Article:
Yes, I encouraged her to reconsider.

My daughter also answers simply, sweetly, “I know,” when someone, anyone, tells her she’s beautiful, or that she’s pretty, or cute or funny or awesome or any of those adjectives we use to describe precious little girls like her.

And I want to know every time, how do we keep that confidence alive? How do we protect her from the world’s bullies, the models and the cheerleaders and the everyday wear and tear that molds us into grown-ups with office jobs and routines and mortgages and meal plans? If we’re lucky.

Anyway, I’m old and my daughter is perfect and my little sis today turned one year away from 30 years on this planet.

It seems not that long ago I braided her hair the morning our parents spent too long fighting. Long after breakfast and my little-girl little sister hadn’t had her hair brushed. So second-grade me decided to be responsible.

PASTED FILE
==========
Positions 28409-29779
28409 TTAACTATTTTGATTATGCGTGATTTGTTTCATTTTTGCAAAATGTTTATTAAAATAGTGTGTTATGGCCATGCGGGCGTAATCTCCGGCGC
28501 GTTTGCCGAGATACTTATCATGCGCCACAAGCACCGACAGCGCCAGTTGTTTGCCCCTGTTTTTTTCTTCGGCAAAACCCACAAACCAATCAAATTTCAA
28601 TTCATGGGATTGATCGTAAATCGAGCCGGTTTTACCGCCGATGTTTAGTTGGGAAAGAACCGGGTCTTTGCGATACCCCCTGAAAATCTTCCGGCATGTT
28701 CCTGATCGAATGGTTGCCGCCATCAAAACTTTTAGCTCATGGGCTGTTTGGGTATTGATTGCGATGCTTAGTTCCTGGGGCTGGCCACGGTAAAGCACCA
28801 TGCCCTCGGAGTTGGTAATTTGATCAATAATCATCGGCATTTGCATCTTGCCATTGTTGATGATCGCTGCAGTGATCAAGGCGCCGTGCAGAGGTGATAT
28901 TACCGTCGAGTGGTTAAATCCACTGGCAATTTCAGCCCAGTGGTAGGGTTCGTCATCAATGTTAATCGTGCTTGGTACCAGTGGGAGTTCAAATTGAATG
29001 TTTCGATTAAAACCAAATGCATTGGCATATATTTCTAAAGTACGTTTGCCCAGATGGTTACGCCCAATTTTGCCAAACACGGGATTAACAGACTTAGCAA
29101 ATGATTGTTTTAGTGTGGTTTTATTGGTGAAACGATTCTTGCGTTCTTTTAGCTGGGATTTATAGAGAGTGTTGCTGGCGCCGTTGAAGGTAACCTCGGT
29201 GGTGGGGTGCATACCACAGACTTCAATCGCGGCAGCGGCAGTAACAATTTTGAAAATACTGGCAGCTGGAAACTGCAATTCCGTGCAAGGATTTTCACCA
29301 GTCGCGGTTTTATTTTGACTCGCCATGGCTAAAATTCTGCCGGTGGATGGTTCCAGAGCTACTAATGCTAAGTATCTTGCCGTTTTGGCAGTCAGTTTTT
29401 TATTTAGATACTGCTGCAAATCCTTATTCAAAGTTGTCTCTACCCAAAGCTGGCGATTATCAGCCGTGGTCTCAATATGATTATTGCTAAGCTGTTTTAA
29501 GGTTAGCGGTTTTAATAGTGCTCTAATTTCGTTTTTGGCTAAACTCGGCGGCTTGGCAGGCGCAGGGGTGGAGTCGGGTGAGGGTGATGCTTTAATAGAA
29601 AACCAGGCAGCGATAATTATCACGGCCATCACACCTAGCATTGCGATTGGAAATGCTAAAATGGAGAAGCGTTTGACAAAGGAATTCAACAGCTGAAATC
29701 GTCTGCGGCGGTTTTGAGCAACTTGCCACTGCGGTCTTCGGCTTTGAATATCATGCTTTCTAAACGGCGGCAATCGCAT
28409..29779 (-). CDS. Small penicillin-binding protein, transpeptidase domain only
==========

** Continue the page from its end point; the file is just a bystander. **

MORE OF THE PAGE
I hear that trait can be irritating. Boring. We’re called serious and rule-followers and no fun. We do things like go to college as expected. We don’t just go. We get straight A’s. We graduate in 4 years. We say no to drugs (Zimas didn’t count), we apply to be an RA even though that’s the last thing any of us actually want to do for the free room and board and because it looks good on a resume, we study abroad and we get newspaper internships that require us to wear ties and skirts and heels and cover awful stories no one else wants. Really. We called parents of dead people. Often. Once, I was sent out to the middle of a tornado to deliver a digital camera to a real reporter. But we did those things because we were supposed to.

And maybe it was all worth it.

Maybe not.

Either way, we’re here now, in this life, one way or the other. And it’s better than it ever was before. Sometimes, I wonder if the paths all lead to the same ending regardless. Sometimes, I think we really do write our own stories.

In this story, my story, the world is warm. We’re old, yeah. But not really. We still have a long ways to go, thank God. I want on this ride for as long as I get.

The horizon now is long, and somehow I see it more clearly than ever.

This is the path, the road to real-life Oz, the rock star in his hot air balloon away from Omaha.

The rainbow is as big as I ever imagined.